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Sir Richard Branson’s threat to pull Virgin out of running rail services in the UK should start ringing alarm bells in Whitehall as the government gears up for the busiest round of refranchising since privatisation in the mid-1990s.
Changes to rail policy earlier this year were designed not only to help cut the cost of running the railways by shifting more of the risk on to the operators but also to attract more bidders – including some of the big foreign state owned railways – into the market, to provide greater competition in the tenders.
The next three years will see three-quarters of the country’s 19 franchises re-let and the process is meant to play a crucial role in achieving the government’s target of cutting the £11bn annual cost of running the railways by 30 per cent.
The outcome of the West Coast bid has seen a significant transfer of risk to FirstGroup, which had to put up more than £200m in guarantees to secure the contract (see sidebar), which starts in December and could run until the end of 2027.
But the winning bid only envisages cutting up to 3 per cent of costs from operating the franchise, with the big returns promised to government – FirstGroup could end up paying £13bn in premiums over the 15-year contract – based almost entirely on ambitious revenue growth forecasts.
FirstGroup won the bid with projections of an annual compound revenue growth rate of 10.4 per cent, including a 5.8 per cent compound annual growth in passenger numbers, more than doubling traffic from the current levels of 31m a year.
Tim O’Toole, FirstGroup’s chief executive, defended the projections amid fierce criticism from the losing bidder – supported by politicians, unions and passenger lobby groups – who labelled the bid unrealistic.
“This is the UK network’s growth line, linking London with the key urban areas for professional services and leisure travel and its potential has barely been realised,” he said.
The new structure of the West Coast franchise gives the winning operator more flexibility than ever before – but also forces it to take on more risk, write Rose Jacobs and Mark Odell.
Rather than protect FirstGroup from overly ambitious revenue forecasts, the government will in future only subsidise sales shortfalls if GDP growth falls short of Treasury predictions by 4 percentage points or more.
On the other hand, no one wants a repeat of the 2009 East Coast rail fiasco, in which National Express reneged on its agreements when it realised that paying the premiums it had promised would be ruinous. The government has therefore demanded that FirstGroup provide £245m in bonds the company would forfeit if it broke the West Coast contract – a significantly higher guarantee than required of past franchise winners.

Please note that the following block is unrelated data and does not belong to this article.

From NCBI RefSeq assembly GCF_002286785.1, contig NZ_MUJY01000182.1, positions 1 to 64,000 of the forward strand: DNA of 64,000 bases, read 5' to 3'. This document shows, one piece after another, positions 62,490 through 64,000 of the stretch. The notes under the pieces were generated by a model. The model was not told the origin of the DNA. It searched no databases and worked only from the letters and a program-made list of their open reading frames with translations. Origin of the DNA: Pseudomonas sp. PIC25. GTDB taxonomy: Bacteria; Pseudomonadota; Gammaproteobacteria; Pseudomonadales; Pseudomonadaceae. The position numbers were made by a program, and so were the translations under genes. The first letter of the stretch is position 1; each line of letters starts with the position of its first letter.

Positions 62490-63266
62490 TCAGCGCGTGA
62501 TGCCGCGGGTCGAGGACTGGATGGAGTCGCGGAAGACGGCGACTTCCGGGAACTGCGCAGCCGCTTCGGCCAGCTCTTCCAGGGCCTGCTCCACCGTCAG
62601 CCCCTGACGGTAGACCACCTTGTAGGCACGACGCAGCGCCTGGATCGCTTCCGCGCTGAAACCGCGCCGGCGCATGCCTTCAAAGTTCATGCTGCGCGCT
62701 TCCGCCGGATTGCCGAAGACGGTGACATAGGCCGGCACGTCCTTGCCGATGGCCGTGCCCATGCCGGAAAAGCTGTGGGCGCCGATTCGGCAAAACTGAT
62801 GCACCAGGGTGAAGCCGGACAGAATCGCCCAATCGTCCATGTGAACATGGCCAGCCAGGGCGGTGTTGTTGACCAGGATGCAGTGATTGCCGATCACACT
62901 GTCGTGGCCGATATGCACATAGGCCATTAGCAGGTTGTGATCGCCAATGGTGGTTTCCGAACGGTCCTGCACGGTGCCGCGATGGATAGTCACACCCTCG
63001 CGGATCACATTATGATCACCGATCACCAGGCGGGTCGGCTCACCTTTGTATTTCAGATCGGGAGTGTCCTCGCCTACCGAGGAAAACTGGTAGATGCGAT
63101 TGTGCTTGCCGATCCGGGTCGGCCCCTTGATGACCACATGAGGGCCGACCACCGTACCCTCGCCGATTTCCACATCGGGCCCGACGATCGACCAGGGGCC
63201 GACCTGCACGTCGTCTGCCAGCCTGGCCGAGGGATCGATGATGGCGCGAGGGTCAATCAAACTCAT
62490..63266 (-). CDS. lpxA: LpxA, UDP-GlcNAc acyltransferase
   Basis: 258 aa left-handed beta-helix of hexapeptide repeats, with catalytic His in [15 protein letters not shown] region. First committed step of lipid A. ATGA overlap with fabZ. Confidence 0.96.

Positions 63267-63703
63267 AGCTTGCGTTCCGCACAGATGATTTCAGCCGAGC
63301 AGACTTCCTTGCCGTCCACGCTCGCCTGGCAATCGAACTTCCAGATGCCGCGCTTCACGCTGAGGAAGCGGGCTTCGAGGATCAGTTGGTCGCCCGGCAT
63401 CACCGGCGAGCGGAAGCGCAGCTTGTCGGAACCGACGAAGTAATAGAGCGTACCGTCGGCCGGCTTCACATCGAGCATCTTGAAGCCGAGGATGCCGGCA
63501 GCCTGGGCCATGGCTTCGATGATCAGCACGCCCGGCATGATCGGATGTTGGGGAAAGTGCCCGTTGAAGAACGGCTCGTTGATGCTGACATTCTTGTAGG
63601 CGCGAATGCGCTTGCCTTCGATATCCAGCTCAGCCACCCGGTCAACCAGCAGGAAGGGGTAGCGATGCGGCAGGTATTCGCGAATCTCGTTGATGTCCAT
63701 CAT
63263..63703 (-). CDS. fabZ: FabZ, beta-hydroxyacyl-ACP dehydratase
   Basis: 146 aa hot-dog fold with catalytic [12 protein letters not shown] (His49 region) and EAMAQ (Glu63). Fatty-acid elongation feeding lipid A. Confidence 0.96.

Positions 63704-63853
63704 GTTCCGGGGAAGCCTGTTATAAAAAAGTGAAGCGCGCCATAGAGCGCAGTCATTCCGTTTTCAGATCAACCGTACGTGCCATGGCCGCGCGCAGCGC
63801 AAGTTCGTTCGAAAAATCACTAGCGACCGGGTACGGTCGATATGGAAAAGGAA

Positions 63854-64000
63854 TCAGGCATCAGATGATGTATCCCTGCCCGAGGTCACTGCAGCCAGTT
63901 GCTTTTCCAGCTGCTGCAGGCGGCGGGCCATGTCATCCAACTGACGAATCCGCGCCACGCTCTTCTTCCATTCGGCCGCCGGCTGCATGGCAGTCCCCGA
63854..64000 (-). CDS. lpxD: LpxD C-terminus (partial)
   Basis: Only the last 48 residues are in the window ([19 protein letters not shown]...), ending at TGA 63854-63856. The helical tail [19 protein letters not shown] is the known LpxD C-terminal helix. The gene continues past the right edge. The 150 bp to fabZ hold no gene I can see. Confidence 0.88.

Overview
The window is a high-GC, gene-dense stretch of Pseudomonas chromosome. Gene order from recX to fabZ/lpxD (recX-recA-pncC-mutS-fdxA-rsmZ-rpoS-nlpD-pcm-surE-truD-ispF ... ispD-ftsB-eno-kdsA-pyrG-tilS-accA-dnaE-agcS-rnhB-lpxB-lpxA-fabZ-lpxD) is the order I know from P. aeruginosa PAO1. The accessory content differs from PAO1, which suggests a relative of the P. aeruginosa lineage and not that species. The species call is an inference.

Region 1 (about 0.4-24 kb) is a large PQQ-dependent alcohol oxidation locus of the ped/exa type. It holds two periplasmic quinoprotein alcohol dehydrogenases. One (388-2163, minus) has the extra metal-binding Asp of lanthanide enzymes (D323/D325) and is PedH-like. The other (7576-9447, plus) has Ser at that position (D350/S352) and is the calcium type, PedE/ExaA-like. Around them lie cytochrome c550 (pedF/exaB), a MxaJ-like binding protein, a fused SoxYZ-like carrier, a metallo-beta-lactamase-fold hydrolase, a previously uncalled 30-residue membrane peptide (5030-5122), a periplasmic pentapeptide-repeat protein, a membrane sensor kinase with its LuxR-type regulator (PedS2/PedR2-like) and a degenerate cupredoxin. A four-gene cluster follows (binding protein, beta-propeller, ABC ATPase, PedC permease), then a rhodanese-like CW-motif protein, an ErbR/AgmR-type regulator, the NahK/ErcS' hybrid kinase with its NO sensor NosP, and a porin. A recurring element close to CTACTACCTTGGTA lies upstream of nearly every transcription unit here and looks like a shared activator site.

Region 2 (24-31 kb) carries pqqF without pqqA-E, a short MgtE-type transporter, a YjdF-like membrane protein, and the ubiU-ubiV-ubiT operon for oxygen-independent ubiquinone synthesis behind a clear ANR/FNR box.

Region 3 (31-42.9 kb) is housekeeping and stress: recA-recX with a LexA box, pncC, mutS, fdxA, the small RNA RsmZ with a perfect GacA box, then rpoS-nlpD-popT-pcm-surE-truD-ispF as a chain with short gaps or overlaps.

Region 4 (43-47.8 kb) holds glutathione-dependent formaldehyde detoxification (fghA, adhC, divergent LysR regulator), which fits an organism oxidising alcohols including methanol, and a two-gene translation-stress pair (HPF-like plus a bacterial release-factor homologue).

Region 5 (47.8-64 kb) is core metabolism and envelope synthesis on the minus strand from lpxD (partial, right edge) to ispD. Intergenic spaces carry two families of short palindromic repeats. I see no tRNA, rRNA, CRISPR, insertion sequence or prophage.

Investors are no doubt nervous over the terms of this contract, even if cash flows from West Coast will help support an aggressive dividend policy and avert the need for a dilutive share placement.
But the short-term appeal is clear: FirstGroup’s payment schedule is back-end loaded, meaning the biggest payouts to government start 10 years down the road. By then, the management that put this arrangement into place is likely to be long gone.
Some critics, however, questioned the levels of growth still available with passenger numbers doubling to 31m since Virgin Rail took over the franchise in 1997.
“It is pretty ambitious: how easy is it to grow the off-peak leisure market in a flat economy?,” said one consultant who has advised on many rail franchise bids.
FirstGroup has said it will lift capacity on the line by 35 per cent from 2011 levels and Mr O’Toole acknowledged the challenge would be to fill the 40,000 extra seats that represents during the off-peak hours.
Tony Collins, chief executive of Virgin Rail, dismissed FirstGroup’s bid as “undeliverable” and challenged its revenue assumptions, which envisage paying £1bn more in premiums to the government than Virgin in the final three years.
The likelihood that Virgin could now pull out of the market – it has now lost four successive franchise bids at a cost of £60m – has some experts questioning how the government will maintain enough competition in the market.
The two shortlisted foreign bidders for West Coast both fell some way short of Virgin with their final offers and no overseas operator has yet won a franchise of any size on a standalone basis apart from Abellio, a unit of Nederlandse Spoorwegen, the Dutch operator, which won a short-term contract to operate the Greater Anglia franchise last year.
“It’s too early to say as yet, but one does wonder about the impact on the losers. If you’ve invested huge energy and capital in a particular franchise and the next opportunity is 15 years away, are you going to hang on?,” said one former senior official at the Department for Transport.
“I do wonder myself whether the lobbyists for longer franchises including Virgin may end up shooting themselves in the foot. I also wonder whether the policy, in which ministers have acquiesced, will ultimately deliver quite what is hoped for,” he added.